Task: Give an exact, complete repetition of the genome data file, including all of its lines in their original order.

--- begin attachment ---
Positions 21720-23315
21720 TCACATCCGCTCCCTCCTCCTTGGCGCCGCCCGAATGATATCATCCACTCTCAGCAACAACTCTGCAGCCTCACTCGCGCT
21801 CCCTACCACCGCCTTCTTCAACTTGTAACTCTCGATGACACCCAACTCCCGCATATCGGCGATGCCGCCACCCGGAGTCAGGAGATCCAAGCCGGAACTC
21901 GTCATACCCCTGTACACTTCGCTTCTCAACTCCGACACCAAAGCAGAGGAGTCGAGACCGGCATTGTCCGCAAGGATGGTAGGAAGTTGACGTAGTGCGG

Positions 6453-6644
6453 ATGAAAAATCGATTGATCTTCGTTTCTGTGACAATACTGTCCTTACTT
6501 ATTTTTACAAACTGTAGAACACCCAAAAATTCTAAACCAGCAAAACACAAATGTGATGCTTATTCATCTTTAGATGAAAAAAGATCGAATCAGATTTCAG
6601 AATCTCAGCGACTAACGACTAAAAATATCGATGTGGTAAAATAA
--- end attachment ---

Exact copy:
Positions 21720-23315
21720 TCACATCCGCTCCCTCCTCCTTGGCGCCGCCCGAATGATATCATCCACTCTCAGCAACAACTCTGCAGCCTCACTCGCGCT
21801 CCCTACCACCGCCTTCTTCAACTTGTAACTCTCGATGACACCCAACTCCCGCATATCGGCGATGCCGCCACCCGGAGTCAGGAGATCCAAGCCGGAACTC
21901 GTCATACCCCTGTACACTTCGCTTCTCAACTCCGACACCAAAGCAGAGGAGTCGAGACCGGCATTGTCCGCAAGGATGGTAGGAAGTTGACGTAGTGCGG

Positions 6453-6644
6453 ATGAAAAATCGATTGATCTTCGTTTCTGTGACAATACTGTCCTTACTT
6501 ATTTTTACAAACTGTAGAACACCCAAAAATTCTAAACCAGCAAAACACAAATGTGATGCTTATTCATCTTTAGATGAAAAAAGATCGAATCAGATTTCAG
6601 AATCTCAGCGACTAACGACTAAAAATATCGATGTGGTAAAATAA